As the episode progresses, with each scene shared between the two, we are waiting for the other shoe to drop and Sozin to lose this strong sense of morality and empathy that has marked him forever. As we see, the beginning of the end was a simple… observation, fueled by ambition. This thing, the Firelord’s lifelong friend happening to be the Avatar? This is not an opportunity that the world has ever seen, or will see again.
After Roku’s refusal, Sozin probably had a long process of self-reflection, and from the position he was standing at, he had no reason to force himself to understand Roku’s argument. Sozin is the leader of the most prosperous and advanced nation in the world. If he wanted to, he can very well wage a war over the world and catch them blindsided. Even as children, he would outsmart Roku, the unconfident, shy kid. He was just declared the Avatar long after Sozin knew him, but Sozin himself was always destined for power.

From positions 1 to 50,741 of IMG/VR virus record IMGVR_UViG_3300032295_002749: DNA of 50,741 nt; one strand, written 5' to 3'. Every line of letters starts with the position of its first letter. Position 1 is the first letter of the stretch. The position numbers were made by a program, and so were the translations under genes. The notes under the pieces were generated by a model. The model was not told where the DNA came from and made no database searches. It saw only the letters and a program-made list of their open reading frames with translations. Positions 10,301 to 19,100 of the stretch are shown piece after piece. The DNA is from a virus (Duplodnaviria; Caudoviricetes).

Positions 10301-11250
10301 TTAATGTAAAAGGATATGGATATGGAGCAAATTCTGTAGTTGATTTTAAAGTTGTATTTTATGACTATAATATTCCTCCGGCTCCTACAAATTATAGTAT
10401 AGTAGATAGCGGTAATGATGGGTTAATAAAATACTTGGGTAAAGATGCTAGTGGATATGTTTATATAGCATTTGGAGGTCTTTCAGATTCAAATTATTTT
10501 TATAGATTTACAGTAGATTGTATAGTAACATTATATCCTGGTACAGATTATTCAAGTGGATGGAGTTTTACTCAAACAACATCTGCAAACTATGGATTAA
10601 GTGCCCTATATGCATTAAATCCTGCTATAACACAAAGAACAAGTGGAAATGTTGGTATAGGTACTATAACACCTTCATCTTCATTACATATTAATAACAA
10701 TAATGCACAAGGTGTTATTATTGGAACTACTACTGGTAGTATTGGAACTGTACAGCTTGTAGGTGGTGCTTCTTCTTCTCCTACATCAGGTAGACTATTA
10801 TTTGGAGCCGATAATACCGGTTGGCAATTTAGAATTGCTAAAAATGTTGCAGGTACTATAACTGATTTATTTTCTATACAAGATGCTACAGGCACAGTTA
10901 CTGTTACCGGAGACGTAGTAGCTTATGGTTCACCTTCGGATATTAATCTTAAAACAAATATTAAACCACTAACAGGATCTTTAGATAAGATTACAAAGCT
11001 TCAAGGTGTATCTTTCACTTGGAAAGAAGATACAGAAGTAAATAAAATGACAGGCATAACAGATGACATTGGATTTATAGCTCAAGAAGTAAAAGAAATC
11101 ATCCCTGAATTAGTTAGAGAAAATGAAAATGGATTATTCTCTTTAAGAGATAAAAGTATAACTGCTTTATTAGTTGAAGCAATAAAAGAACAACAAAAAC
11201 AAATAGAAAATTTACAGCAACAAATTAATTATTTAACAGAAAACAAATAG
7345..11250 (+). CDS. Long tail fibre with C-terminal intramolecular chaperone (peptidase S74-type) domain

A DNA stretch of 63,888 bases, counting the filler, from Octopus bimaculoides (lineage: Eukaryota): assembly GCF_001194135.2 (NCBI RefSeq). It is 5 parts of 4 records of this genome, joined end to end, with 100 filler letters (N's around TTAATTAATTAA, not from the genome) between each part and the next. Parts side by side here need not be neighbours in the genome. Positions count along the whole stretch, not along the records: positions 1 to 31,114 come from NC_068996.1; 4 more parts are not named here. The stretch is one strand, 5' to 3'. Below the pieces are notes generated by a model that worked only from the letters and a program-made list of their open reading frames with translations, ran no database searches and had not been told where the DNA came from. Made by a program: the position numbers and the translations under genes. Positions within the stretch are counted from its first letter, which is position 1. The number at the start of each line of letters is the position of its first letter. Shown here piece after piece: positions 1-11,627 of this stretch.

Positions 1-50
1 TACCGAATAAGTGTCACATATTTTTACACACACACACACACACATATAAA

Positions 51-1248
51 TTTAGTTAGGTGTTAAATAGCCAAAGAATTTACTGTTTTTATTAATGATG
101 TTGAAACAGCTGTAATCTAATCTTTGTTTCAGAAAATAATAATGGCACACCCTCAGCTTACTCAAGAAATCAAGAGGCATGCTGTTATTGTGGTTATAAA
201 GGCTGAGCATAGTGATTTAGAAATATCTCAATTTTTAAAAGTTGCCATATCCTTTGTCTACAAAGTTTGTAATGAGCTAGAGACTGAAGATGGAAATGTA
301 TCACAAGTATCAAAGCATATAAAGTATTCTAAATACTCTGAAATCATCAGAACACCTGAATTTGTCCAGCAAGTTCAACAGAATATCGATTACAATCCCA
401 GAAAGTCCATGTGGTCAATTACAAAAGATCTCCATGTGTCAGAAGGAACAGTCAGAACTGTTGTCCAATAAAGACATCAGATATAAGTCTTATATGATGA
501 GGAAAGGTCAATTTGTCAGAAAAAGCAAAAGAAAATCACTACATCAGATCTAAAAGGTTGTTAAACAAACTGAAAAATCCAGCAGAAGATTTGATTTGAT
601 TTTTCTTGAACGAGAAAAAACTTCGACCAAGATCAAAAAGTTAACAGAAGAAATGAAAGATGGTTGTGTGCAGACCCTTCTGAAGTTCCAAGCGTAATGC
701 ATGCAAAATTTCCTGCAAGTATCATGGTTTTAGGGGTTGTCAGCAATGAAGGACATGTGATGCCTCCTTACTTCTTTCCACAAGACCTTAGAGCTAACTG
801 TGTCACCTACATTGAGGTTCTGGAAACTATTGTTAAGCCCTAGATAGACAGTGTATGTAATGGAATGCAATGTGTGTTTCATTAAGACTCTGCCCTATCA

At the twilight of his life, Roku found himself on his knees, moments before a wave of ash and lava engulfed him, with his hand being rejected by Sozin.
Now, let’s see Zuko. Do you remember how he reached his hand out to Zhao, much like Roku did, to save him, only to be rejected as well. For Zuko’s story alone, this was another crushing moment, that even trying to save his mortal enemy, he faces rejection. Over and over. But once we learn how Aang and Zuko reflect the two who came before them, we can feel a sense of victory for Roku, simply because Zuko walks the line between the two.
Zuko’s confrontation of Iroh proceeding the episode is one of the most powerful scenes in the show. The lighting and cinematography portray Zuko as the one behind bars, the slow reveal of his real ancestry, and the way one half of his face is covered when Iroh reveals his two great-grandfathers.